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Body Site Is a More Determinant Factor than Human Population Diversity in the Healthy Skin Microbiome.

Perez Perez GI, Gao Z, Jourdain R, Ramirez J, Gany F, Clavaud C, Demaude J, Breton L, Blaser MJ - PLoS ONE (2016)

Bottom Line: Alpha diversity, expressed as number of species observed, was greater in arm than on scalp or axilla in all studied groups.We observed an unexpected increase in α-diversity on arm, with similar tendency on scalp, in the South Asian group after subjects stopped using their regular shampoos and deodorants.We conclude that ethnicity and particular soap and shampoo practices are secondary factors compared to the ecological zone of the human body in determining cutaneous microbiota composition.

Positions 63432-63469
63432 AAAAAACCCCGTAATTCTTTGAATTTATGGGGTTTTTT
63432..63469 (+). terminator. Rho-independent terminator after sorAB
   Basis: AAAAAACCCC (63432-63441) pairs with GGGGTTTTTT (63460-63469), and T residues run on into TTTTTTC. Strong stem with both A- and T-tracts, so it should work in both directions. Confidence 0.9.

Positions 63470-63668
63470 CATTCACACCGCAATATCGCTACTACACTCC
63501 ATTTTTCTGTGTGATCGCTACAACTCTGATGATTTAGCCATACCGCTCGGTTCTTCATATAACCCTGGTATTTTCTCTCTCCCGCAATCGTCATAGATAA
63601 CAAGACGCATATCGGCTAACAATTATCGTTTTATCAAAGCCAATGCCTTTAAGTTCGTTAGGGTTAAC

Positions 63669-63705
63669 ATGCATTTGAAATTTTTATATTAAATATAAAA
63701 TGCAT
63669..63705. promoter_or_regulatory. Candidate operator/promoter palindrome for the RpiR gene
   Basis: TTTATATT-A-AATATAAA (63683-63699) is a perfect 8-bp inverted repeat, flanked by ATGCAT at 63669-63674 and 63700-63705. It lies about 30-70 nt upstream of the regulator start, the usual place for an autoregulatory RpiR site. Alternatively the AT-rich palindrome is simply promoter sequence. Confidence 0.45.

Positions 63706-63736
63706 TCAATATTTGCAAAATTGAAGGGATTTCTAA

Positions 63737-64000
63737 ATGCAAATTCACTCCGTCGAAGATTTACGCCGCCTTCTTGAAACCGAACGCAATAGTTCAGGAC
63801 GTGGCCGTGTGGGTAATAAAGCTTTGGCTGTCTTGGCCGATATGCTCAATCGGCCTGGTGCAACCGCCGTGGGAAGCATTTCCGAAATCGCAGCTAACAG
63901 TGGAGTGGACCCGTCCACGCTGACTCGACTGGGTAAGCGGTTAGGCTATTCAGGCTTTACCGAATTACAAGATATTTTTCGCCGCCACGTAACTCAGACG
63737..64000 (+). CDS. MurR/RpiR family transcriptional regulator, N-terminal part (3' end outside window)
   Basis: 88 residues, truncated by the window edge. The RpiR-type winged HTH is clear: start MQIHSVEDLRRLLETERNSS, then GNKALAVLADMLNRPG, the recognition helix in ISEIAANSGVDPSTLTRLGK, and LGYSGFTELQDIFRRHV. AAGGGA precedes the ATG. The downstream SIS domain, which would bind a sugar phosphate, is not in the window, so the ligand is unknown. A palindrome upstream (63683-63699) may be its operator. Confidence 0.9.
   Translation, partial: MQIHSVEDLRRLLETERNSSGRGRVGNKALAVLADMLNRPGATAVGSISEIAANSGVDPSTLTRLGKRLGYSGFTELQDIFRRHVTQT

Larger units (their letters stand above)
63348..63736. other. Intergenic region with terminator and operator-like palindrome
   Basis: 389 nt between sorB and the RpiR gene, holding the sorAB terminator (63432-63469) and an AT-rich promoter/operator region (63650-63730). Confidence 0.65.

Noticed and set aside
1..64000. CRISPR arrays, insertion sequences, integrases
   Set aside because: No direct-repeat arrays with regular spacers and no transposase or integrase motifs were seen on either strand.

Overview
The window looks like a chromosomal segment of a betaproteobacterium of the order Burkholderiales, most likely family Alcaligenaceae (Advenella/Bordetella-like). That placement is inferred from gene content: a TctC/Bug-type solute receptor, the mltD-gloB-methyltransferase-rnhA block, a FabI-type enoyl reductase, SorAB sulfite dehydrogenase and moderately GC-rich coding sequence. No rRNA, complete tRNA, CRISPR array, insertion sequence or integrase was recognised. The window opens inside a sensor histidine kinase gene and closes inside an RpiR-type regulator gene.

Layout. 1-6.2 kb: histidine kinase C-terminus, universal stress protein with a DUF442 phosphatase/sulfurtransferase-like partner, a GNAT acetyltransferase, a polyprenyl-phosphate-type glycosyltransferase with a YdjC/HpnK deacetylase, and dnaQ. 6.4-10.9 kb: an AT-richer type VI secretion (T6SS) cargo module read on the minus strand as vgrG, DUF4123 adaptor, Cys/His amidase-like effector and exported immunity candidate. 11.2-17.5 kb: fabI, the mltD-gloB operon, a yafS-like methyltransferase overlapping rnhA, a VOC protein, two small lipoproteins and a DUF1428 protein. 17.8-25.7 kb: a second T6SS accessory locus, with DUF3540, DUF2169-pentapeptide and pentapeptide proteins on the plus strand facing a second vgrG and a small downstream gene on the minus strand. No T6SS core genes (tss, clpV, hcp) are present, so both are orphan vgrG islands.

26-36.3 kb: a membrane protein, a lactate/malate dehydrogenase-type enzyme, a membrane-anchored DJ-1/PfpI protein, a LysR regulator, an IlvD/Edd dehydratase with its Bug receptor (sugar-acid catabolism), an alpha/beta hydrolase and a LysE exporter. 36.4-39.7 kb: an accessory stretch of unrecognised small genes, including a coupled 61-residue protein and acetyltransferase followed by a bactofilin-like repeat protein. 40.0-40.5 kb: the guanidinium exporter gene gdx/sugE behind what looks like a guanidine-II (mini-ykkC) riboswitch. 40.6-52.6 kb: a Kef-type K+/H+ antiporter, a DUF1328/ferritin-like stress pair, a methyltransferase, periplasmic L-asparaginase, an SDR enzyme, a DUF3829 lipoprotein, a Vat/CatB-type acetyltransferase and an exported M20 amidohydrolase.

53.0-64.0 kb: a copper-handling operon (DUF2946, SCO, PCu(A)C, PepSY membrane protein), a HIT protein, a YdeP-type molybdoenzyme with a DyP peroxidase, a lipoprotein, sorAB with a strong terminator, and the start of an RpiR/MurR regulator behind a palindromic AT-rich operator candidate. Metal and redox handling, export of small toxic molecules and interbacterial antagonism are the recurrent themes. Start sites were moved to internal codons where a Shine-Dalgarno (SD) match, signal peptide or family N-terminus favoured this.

View Article: PubMed Central - PubMed

Affiliation: Department of Medicine, New York University Langone Medical Center, New York, NY, United States of America.

ABSTRACT

Unlabelled: We studied skin microbiota present in three skin sites (forearm, axilla, scalp) in men from six ethnic groups living in New York City.

Methods: Samples were obtained at baseline and after four days following use of neutral soap and stopping regular hygiene products, including shampoos and deodorants. DNA was extracted using the MoBio Power Lyzer kit and 16S rRNA gene sequences determined on the IIlumina MiSeq platform, using QIIME for analysis.